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LaunchTech honors four female STEM all-stars

HUNTSVILLE — LaunchTech celebrated its new home in Huntsville by honoring the impact of women in STEM during its annual The STEMVP Brunch on July 9. A black-, woman- and service-disabled veteran-owned business, LaunchTech has been recognized as one of the country’s fastest-growing companies.

The company presented All-Star awards to four women deemed some of the “Most Valuable Players” in STEM: Dr. Kimberly Robinson, executive director and CEO of the U.S. Space & Rocket Center; Dr. Erica Hopkins, K-12 STEM and workforce development lead at Northrop Grumman; Dr. Kuan Collins, master solutions architect within SAIC’s national security and space sector; and U.S. Air Force pilot Maj. Suzanne Crespo Valentin.

The 2022 recipients of the Launching Scholars Initiative scholarship were announced at the brunch. Launching Scholars was created to provide access to opportunities for girls 15-18 from income-challenged homes and diverse communities who are interested in technology, aviation and aerospace. The flagship scholarship will allow 12 girls to attend Space Camp in Huntsville this summer.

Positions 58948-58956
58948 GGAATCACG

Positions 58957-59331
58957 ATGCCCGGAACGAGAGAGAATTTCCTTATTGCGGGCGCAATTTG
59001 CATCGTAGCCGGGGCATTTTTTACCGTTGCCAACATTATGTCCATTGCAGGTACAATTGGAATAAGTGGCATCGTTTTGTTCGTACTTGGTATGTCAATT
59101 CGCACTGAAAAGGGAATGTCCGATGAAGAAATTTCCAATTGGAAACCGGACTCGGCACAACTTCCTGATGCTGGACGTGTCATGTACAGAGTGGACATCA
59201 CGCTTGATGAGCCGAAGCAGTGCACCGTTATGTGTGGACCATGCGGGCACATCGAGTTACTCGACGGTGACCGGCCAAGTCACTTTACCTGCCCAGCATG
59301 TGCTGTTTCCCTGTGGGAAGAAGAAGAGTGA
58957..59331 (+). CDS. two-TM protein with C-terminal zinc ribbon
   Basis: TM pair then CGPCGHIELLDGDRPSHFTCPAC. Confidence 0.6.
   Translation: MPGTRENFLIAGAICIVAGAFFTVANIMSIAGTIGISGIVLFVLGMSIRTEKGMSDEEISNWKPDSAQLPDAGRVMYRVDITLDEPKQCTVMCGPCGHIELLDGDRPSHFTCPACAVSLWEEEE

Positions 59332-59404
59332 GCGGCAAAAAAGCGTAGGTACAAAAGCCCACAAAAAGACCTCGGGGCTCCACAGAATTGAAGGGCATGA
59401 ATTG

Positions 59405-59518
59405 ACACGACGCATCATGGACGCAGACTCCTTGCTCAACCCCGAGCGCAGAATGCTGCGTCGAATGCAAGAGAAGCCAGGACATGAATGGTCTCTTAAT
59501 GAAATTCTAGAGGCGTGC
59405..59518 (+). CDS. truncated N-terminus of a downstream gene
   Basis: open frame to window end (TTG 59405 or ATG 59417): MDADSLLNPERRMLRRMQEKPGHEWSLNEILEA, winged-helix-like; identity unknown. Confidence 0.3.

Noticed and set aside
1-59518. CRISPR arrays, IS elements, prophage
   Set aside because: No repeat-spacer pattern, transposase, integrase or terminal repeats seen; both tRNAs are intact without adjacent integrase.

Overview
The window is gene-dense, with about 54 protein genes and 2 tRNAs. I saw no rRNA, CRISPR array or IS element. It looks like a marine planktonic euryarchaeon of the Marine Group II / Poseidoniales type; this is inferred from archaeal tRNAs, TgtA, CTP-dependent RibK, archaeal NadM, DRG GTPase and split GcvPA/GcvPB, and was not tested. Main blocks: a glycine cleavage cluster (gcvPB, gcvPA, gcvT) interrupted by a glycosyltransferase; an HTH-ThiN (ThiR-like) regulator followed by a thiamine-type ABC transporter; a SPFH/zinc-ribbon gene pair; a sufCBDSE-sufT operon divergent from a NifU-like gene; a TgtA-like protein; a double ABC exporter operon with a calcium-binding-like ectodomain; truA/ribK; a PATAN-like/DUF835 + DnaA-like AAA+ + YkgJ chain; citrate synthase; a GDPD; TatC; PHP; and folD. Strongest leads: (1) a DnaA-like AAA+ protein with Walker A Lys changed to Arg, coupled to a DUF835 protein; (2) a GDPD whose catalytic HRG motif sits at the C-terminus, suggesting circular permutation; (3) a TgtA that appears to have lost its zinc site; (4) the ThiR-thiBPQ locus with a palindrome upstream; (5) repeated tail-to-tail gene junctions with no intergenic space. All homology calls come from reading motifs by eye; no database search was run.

LaunchTec is dedicated to diversifying the STEM field. Some of its efforts have centered around exposing young girls to the field — in which women constitute 34% of the STEM workforce and where black, Latina and indigenous women represent less than 10% of that total, according to data from the National Girls Collaborative Project.

Founded in 2016 by Air Force veteran Venus Quates, LaunchTech provides to provide mission-critical technology solutions and operations support for enterprise organizations in the public and private sectors.

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